In a message to the nation’s monarch Tupou VI, the Queen said she was ‘shocked and saddened’ by the eruption.
The Queen has said her “thoughts and prayers” are with those in Tonga who have been affected by a huge volcanic eruption.
In a message to the nation’s monarch Tupou VI, the Queen said she was “shocked and saddened” by the eruption and shared her sympathies with those who have been cut off from family members.
The Royal Navy will join the international relief effort, sending offshore patrol vessel HMS Spey, which will sail from Tahiti to Tonga carrying water and medical equipment.
Saturday’s eruption and tsunami has badly affected communication services between Tonga and the rest of the world.
Most people have not been able to use the internet or make phone calls abroad, though some local phone networks are still working.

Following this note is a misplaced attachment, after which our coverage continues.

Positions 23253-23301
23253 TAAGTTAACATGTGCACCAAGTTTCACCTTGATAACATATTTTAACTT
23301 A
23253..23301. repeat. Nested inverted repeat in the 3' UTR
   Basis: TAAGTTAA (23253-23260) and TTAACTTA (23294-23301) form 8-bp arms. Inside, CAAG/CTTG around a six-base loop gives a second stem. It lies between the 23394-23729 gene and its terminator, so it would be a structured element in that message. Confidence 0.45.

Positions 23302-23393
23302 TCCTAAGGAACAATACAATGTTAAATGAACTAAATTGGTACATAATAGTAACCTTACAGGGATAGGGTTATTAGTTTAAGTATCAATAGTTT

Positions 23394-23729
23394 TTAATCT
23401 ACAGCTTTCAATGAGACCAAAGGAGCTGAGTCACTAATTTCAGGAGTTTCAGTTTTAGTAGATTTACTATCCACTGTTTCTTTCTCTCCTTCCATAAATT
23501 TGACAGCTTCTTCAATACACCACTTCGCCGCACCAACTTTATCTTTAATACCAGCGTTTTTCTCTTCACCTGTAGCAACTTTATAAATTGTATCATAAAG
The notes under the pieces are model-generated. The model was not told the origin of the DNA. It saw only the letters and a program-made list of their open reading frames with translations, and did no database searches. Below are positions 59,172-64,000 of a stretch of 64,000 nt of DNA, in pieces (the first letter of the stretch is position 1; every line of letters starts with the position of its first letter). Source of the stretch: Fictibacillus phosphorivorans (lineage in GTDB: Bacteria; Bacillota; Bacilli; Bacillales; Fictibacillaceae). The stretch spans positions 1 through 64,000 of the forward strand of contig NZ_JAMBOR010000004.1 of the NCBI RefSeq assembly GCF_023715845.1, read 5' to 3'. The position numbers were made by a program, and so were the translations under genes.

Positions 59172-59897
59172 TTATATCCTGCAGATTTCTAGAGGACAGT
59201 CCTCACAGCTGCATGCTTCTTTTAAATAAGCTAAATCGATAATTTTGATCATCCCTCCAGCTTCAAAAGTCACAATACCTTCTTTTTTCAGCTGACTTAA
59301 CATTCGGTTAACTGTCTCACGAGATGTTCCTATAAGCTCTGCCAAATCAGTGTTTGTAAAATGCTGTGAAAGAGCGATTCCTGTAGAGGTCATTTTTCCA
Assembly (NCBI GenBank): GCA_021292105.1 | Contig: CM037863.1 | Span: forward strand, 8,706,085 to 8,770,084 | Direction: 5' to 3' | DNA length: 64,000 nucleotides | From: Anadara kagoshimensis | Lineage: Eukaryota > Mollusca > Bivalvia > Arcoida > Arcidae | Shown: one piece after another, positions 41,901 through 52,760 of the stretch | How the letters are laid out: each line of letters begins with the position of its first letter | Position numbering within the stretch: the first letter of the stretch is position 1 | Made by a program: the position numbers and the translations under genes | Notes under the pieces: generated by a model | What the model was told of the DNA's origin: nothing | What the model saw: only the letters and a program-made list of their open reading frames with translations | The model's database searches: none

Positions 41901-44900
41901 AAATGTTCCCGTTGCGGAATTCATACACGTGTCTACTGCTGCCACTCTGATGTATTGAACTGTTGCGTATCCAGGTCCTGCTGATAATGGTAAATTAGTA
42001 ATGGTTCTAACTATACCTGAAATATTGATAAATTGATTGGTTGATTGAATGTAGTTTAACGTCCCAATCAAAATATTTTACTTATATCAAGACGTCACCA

The 95-year-old monarch said: “I am shocked and saddened by the impact of the volcanic eruption and tsunami in Tonga.
“My thoughts and prayers are with the people of Tonga, as you work together to recover from the damage caused.
“It must be incredibly difficult for those who are unable to contact friends and family while communications are disrupted, and I hope that they will soon be restored.”
UN humanitarian officials report that about 84,000 people – more than 80% of Tonga’s population – have been affected by the volcano’s eruption.
New Zealand and Australia have each sent military transport planes carrying water containers, kits for temporary shelters, generators, hygiene supplies and communications equipment.
Deliveries were dropped off without the military personnel coming in contact with people at the airport in Tonga to ensure foreigners do not spread coronavirus.
And the Ministry of Defence mentionné: “Royal Navy ship HMS Spey is sailing for Tonga to offer help with the relief effort after a destructive volcanic eruption and tsunami.
Britons Kate Walker, 44, and Joe Caesar, 41, have been the only point of contact to the outside world for the entirety of the country’s population.
Le couple, who lived on the island of Vava’u for eight years after moving there in 2012, have passed hundreds of messages on to those fearing for the safety of their friends and family.